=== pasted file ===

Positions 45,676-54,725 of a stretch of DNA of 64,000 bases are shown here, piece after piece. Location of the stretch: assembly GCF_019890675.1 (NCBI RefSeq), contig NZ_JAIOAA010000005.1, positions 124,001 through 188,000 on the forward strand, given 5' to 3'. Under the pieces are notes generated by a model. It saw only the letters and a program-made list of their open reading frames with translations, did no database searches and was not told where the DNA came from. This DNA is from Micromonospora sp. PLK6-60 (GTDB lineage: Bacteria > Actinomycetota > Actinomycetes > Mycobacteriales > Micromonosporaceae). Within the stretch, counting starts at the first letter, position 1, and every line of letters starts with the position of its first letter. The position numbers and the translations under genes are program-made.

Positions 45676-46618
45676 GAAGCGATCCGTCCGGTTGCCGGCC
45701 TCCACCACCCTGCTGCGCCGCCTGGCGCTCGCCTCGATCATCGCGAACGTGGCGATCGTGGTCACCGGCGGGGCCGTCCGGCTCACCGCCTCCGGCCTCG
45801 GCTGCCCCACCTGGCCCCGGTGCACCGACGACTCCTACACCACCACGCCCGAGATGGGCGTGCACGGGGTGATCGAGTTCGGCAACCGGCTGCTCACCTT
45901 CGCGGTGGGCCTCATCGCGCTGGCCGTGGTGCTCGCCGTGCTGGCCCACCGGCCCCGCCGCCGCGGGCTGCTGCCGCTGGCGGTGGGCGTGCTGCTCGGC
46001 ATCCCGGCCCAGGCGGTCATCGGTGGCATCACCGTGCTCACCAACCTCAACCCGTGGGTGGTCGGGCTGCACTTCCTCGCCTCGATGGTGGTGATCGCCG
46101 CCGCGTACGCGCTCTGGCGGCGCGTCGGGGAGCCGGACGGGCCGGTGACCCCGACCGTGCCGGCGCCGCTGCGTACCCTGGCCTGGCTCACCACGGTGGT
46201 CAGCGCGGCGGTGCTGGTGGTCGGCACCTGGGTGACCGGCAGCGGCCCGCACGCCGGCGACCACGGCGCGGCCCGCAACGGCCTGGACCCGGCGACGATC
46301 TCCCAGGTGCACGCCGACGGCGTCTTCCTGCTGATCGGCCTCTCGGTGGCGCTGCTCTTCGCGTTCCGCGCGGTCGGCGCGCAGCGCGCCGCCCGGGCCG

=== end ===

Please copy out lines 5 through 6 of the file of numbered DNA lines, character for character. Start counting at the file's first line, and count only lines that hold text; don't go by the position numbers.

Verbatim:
45801 GCTGCCCCACCTGGCCCCGGTGCACCGACGACTCCTACACCACCACGCCCGAGATGGGCGTGCACGGGGTGATCGAGTTCGGCAACCGGCTGCTCACCTT
45901 CGCGGTGGGCCTCATCGCGCTGGCCGTGGTGCTCGCCGTGCTGGCCCACCGGCCCCGCCGCCGCGGGCTGCTGCCGCTGGCGGTGGGCGTGCTGCTCGGC